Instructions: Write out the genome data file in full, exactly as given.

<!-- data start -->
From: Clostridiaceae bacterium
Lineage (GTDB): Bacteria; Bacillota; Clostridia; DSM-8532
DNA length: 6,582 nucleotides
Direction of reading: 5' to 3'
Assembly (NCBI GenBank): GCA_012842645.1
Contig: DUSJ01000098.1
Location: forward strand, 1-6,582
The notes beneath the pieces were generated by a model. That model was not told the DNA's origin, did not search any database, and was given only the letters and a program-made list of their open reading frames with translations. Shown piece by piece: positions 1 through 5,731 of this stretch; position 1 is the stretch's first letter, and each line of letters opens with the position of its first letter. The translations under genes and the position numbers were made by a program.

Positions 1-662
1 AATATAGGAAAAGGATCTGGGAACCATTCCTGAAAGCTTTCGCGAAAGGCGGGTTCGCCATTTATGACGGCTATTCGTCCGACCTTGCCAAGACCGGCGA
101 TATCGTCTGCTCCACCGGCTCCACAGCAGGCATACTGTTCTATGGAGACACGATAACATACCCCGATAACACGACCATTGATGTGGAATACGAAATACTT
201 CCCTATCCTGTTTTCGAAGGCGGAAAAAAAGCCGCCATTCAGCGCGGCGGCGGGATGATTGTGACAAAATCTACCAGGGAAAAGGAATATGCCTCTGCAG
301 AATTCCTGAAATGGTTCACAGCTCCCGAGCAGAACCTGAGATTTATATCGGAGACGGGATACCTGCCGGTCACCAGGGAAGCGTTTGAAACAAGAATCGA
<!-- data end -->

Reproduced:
From: Clostridiaceae bacterium
Lineage (GTDB): Bacteria; Bacillota; Clostridia; DSM-8532
DNA length: 6,582 nucleotides
Direction of reading: 5' to 3'
Assembly (NCBI GenBank): GCA_012842645.1
Contig: DUSJ01000098.1
Location: forward strand, 1-6,582
The notes beneath the pieces were generated by a model. That model was not told the DNA's origin, did not search any database, and was given only the letters and a program-made list of their open reading frames with translations. Shown piece by piece: positions 1 through 5,731 of this stretch; position 1 is the stretch's first letter, and each line of letters opens with the position of its first letter. The translations under genes and the position numbers were made by a program.

Positions 1-662
1 AATATAGGAAAAGGATCTGGGAACCATTCCTGAAAGCTTTCGCGAAAGGCGGGTTCGCCATTTATGACGGCTATTCGTCCGACCTTGCCAAGACCGGCGA
101 TATCGTCTGCTCCACCGGCTCCACAGCAGGCATACTGTTCTATGGAGACACGATAACATACCCCGATAACACGACCATTGATGTGGAATACGAAATACTT
201 CCCTATCCTGTTTTCGAAGGCGGAAAAAAAGCCGCCATTCAGCGCGGCGGCGGGATGATTGTGACAAAATCTACCAGGGAAAAGGAATATGCCTCTGCAG
301 AATTCCTGAAATGGTTCACAGCTCCCGAGCAGAACCTGAGATTTATATCGGAGACGGGATACCTGCCGGTCACCAGGGAAGCGTTTGAAACAAGAATCGA